NEW YORK (CNNMoney) -- Billionaire Warren Buffett can pay more taxes if he wants to, but some "ordinary millionaires" say they're already paying plenty.
Buffett has been outspoken in saying the super-rich should pay more. Others in that club -- like Bill Gates -- agree. And President Obama has been pushing the "the Buffett Rule", a guiding principle that aims to ensure the rich pay as much a share of their income as the middle class.
Even so, some millionaires say Buffett doesn't speak for them.
"There is more of a difference between my financial position as a multi-millionaire and Buffett's than there is between mine and a guy that makes minimum wage," one CNNMoney reader said. "Why am I grouped with him and why does he feel he can speak for me?"
Only 24% of millionaires said higher taxes on higher incomes is the fairest way to go, according to recent survey from Spectrem Group, a research firm specializing in finances of affluent Americans. The biggest chunk of millionaires, 44%, think a flat rate tax across all income brackets is the fairest system.
One millionaire CNNMoney reader said that for the past five years, his tax rate (including state income taxes) has ranged from 40% to 55% -- which he thinks is more than enough money to be forking over to Uncle Sam.
"We are not a country that was founded on entitlements, but for some reason or another people now believe that they are entitled to freebies," he said. "Of course being paid not to work is a lot easier than actually working."
The idea of a millionaire tax also strikes a nerve among millionaire small business owners. Their taxes wouldn't necessarily increase under a Buffett Rule, because it would likely target those who get most of their income from investments, on which they pay just the 15% capital gains rate.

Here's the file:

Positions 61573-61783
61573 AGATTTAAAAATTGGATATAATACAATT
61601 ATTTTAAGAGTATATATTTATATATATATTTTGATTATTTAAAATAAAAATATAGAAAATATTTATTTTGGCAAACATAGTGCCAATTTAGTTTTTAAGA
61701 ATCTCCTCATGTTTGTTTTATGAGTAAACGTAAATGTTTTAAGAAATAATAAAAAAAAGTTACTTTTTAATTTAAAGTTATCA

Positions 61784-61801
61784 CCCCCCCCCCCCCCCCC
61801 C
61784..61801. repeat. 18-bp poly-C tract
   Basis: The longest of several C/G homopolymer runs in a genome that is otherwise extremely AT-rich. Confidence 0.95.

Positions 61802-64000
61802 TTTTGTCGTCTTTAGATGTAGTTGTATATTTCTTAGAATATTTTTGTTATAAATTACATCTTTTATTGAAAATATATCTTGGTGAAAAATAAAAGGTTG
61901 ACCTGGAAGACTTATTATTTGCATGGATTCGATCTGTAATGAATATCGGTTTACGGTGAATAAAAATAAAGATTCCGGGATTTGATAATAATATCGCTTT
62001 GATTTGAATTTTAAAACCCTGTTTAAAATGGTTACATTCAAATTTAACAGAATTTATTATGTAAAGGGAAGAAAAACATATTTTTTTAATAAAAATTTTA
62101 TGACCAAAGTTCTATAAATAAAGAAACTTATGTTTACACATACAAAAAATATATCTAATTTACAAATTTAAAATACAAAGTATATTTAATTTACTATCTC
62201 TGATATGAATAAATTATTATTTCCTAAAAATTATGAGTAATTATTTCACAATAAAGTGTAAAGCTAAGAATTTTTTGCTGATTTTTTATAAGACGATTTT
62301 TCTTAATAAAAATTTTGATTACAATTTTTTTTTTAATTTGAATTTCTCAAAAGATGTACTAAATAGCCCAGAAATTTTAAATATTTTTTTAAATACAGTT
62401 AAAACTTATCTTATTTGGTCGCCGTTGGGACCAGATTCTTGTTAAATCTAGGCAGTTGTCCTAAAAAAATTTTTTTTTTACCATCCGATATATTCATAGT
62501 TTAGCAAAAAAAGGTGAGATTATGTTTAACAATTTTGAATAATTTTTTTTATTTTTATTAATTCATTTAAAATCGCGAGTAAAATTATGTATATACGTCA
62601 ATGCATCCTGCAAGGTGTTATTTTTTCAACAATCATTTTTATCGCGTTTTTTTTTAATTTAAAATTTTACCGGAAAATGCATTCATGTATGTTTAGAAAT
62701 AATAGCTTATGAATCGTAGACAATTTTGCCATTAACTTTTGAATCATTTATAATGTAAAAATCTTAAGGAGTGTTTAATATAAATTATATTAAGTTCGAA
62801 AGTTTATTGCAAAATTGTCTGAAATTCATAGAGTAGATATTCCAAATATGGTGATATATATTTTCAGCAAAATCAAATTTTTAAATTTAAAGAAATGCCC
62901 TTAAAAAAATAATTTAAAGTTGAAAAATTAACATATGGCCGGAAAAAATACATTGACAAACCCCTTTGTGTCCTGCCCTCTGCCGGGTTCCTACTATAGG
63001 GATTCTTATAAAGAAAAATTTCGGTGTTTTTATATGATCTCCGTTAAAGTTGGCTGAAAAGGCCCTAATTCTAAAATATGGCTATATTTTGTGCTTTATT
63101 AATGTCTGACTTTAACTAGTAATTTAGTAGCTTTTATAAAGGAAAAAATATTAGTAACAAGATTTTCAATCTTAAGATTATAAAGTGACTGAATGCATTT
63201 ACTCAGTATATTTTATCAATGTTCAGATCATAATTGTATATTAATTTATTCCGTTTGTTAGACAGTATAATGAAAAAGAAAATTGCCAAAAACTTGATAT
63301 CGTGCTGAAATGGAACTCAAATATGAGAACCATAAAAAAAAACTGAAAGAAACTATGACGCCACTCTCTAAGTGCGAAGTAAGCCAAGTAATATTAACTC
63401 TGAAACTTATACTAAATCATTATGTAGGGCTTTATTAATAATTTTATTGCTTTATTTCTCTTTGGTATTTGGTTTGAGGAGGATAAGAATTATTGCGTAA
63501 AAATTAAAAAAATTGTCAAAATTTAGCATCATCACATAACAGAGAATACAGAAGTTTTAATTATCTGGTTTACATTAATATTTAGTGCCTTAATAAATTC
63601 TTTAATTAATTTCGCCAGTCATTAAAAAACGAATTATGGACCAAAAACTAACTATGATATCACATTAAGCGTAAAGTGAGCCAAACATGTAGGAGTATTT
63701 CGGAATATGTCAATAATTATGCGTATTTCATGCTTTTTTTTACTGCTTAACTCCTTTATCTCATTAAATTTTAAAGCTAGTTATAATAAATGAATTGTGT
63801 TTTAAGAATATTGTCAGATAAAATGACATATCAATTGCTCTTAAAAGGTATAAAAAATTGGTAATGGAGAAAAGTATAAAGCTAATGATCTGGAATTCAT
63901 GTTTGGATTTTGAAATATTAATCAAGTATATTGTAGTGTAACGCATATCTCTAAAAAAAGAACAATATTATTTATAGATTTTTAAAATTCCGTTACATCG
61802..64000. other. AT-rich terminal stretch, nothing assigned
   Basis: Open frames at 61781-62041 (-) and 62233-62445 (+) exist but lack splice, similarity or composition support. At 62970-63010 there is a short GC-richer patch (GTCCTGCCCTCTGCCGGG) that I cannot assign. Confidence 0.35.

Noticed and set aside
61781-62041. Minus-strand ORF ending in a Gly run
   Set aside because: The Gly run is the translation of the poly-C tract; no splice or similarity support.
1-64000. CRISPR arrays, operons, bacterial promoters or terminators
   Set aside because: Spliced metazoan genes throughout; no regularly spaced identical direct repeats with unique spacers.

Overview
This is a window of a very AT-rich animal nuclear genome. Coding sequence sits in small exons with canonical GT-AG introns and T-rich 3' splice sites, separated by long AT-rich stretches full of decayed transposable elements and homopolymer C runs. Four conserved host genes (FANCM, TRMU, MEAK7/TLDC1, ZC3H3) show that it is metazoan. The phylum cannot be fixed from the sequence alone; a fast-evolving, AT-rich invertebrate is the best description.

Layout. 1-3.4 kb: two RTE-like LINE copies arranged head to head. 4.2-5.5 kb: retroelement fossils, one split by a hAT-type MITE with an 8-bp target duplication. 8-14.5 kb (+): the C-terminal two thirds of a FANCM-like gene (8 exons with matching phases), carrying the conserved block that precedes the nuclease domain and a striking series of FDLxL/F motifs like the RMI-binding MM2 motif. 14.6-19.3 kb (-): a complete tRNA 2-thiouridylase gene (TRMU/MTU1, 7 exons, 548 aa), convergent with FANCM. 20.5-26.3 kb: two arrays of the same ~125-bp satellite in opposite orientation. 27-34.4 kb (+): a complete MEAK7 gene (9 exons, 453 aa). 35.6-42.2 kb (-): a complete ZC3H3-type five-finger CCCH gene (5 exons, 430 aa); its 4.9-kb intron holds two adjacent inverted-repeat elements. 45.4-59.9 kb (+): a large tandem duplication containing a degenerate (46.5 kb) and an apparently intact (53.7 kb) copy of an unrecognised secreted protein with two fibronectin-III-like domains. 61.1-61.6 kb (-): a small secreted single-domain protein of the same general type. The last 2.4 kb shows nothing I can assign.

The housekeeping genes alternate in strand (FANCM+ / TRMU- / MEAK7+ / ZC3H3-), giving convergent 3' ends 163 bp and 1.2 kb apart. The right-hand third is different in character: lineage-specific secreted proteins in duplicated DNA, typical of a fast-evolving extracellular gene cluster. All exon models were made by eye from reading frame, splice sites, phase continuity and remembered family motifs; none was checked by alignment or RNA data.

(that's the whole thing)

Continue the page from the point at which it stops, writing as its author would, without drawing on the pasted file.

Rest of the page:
Still, some business owners don't want to hear they should be paying more.
Leigh Bortins, for example, owns a startup business selling homeschooling education curriculums and providing seminars for families. She files it as an S-Corp, meaning her business income is taxed at personal rates.
Bortins reports $1 million to $2 million in profit on her tax return each year, and she said the nearly $1 million she paid in taxes this year on her 2010 income could have allowed her to hire 10 more employees (at an average salary of $50,000) and she still could have given $500,000 in taxes to the government.
Another business owner said paying more taxes when you're in your 80s -- like Buffett -- is a lot different than paying more when you're younger and just starting a business.
"The Buffett Rule works great if you're 80+ years old and already successful," said , said Jon Hoch, the owner of a power equipment company. "At 40 years old, the vast majority of my profits are reinvested back into my business. As an S-Corp, I pay huge quarterly taxes even though I reinvest my the majority of our profits to increase our inventory. "
Even some non-millionaires are against higher taxes on the rich, saying it would discourage the drive to get ahead.
"I am not a millionaire but I am trying my best to become one and I am teaching my children to work hard, be innovative, and always reach for your dreams," said one CNNMoney reader. "Why should I support crushing those dreams because some people don't aspire for that dream and want me to subsidize their lack of ambition?"
On the other side of the spectrum, some taxpayers who haven't even hit the millionaire tax bracket yet are willing to give more money to Uncle Sam.
Lucas Wacker and his wife bring in a total taxable income of a little over $62,000 but he says they live a comfortable enough life to be able to give a little extra to the government if it would help pull the economy out of this current mess.
"I feel if it would honestly make a difference, I could easily pump another 2-3% into taxes without having to change my lifestyle at all," he said. "I don't have any children yet, but I would rather skip a trip to dinner and the cinema once a month to have to pay taxes than have my unborn children have the worries of unemployment."
Wacker said that five years ago, when he was only making $17,000 a year, he still lived a good life. Now, at $40,000 a year he lives a better life but says he and his wife spend money on unnecessary things, like eating out too often.
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